Virus cure boost for retail


Luring footfall: People wearing protective masks walk in a shopping mall in Jakarta. Mall operators globally are hopeful that a Covid-19 vaccine will help spur consumer spending and help economies recover faster. — Reuters

WHILE news of a Covid-19 vaccine has been a breath of fresh air in a year filled with negative news, it may still take a while before shopper spending is spurred.

As Malaysia grapples with its third Covid-19 wave, shopping malls have once again been left in the lurch, pondering how long it will take for the footfall to go back up once again.

One retailer is hopeful things will start showing signs of improvement come Chinese New Year next year. However, he then shrugs his shoulders, as if unsure of whether to keep the faith.

“Maybe when we’re back to reporting single-digit numbers (new infections), ” Tan, who operates a tiny food and beverage outlet at a mall in the Klang Valley, says.

“When we were reporting single-digit numbers, especially from about late June to mid-July, business was back up to around 90%. Now, it’s less than 50%. Some days, it’s not even 20%.”

Tan says that news of the vaccine “hasn’t changed anything”.

“It’s good news, definitely. But until it’s available to the masses, it’s not going to bring customers back in droves to my shop.”

According to a Reuters report earlier this week, shares in a number of retailers rallied on Monday as a result of optimism that a Covid-19 vaccine will help the economic recovery in the months ahead.

“The thinking is that effective vaccines will translate into positive performances for discretionary, ” it says, citing CFRA chief investment strategist Sam Stovall.

With United States retail sales figures for October due next week, Reuters says investors will be especially eager to hear guidance and commentary from retail executives on consumer spending.

“Investors also are watching whether upcoming holiday sales data can support hopes for retailer shares despite a surge in Covid-19 cases and increased restrictions across the US and in Europe.

“As long as the job market holds up and we see (unemployment benefit claims) continuing to go down, that helps consumer optimism.”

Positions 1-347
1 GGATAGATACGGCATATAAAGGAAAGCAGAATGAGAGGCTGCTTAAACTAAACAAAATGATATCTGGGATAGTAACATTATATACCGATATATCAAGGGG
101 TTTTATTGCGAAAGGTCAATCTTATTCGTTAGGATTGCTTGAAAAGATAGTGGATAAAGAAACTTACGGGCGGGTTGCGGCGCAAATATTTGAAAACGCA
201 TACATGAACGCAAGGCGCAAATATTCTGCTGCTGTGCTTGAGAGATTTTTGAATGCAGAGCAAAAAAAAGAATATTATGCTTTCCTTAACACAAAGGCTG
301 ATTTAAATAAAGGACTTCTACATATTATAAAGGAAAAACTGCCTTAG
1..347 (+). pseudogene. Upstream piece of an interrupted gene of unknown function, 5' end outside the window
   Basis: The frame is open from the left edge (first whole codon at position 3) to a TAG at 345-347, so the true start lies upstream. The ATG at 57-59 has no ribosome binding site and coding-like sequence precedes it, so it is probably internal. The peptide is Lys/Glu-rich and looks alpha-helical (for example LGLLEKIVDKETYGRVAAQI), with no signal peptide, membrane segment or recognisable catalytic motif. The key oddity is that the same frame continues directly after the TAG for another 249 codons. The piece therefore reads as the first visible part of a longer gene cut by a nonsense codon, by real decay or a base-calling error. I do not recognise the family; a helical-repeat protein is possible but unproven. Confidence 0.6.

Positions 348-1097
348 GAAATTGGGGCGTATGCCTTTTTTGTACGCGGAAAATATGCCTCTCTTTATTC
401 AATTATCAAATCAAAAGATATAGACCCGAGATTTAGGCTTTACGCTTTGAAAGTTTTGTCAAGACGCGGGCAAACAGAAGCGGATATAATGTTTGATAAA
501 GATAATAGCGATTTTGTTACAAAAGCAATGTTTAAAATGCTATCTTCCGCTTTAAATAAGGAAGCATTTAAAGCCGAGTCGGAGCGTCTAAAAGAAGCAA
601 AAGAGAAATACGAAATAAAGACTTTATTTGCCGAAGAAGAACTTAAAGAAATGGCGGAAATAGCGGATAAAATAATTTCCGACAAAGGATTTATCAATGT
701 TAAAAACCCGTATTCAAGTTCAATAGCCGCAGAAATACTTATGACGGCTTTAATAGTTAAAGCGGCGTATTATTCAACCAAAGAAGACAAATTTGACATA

Earlier this week, Moderna Inc said its experimental vaccine was 94.5% effective in preventing Covid-19 based on interim data from a late-stage trial. Pfizer Inc said last week its experimental Covid-19 vaccine was more than 90% effective, based on initial trial results.

Meanwhile, CNBC.Com in a recent article warned that a Covid vaccine could mean a slowdown in growth for grocers that benefited from shuttered restaurants.

“Grocers have won more of Americans’ stomachs and wallets as people cook meals at home during the coronavirus pandemic.

“Yet those gains could evaporate quickly in the year ahead, unless grocers refresh their approach and create lasting customer loyalty, ” it says, citing a recent Bain & Co report.

Citing Steve Caine, a retail expert at Bain, the report says grocers will need to ramp up their creativity to stay competitive in an environment where a vaccine is already available.

Likewise on the local front, former Malaysian Association for Shopping and High-Rise Complex Management president Richard Chan concurs that local retail operators will need to start getting creative if they want to continue remaining competitive, if not, just to stay alive.

“Now is the time for mall operators to get creative in increasing their footfall, but in a safe and conducive manner, ” he tells StarBizWeek.

He says mall operators have been looking at bringing in customers in “smaller groups”.

“This includes having special promotions for individuals or families, or offering special gift vouchers to regular customers.

“Whatever it is, life still needs to go on. But we need to carry on creatively. Otherwise, you will perish.”

The Malaysian Retailers Association (MRA) in a recent statement says that with the reinstatement of the conditional movement control order (MCO) until Dec 6, all retail businesses and retailers are suffering as most of them are already cash-strapped from the MCO since March.

“The decline in sales for the month of October 2020 alone ranges between 60% and 80% across different sub-sectors of the retail industry. Therefore, we expect more retailers to close down and many have actually shut down their stores in the last few months.

“With the expectation of more store closures among the retail businesses, unemployment will increase and salary cuts will continue until the end of this year. We are anticipating more retrenchment exercises to take place as retailers are unable to operate at full capacity as prior to Covid-19. As reported by Socso, their organisation had received reports of 89,596 cases of loss of employment as of Oct 22, with an average of nearly 10,000 cases every month.”

Compounding the challenging operating environment is the fact that the six-month loan moratorium has come to an end, adds MRA.

“Retailers not only have to deal with having to service their loans, but also declining sales, as consumers tighten their belts as they too would have to start servicing their loans.”

Among the retail businesses that have closed down and/or shut down include Robinsons, Speedy Video, bubble tea shops, Esprit, MPH Bookstore, Esquel Group, Muji and H&M.

In the latest September Malaysia Retail Industry Report, Retail Group Malaysia managing director Tan Hai Hsin says 2020 can be distinguished as “the worst period for retailers in Malaysia since 1987” as a result of the mid-March MCO.

On a quarterly basis, the April-June quarter is expected to be “the worst” quarter in the history of Malaysia’s retail industry, he says.

“During the 1997/97 Asian Financial Crisis and the 2008 Global Financial Crisis, stores were never asked to shut completely and people were never asked to stay home.”

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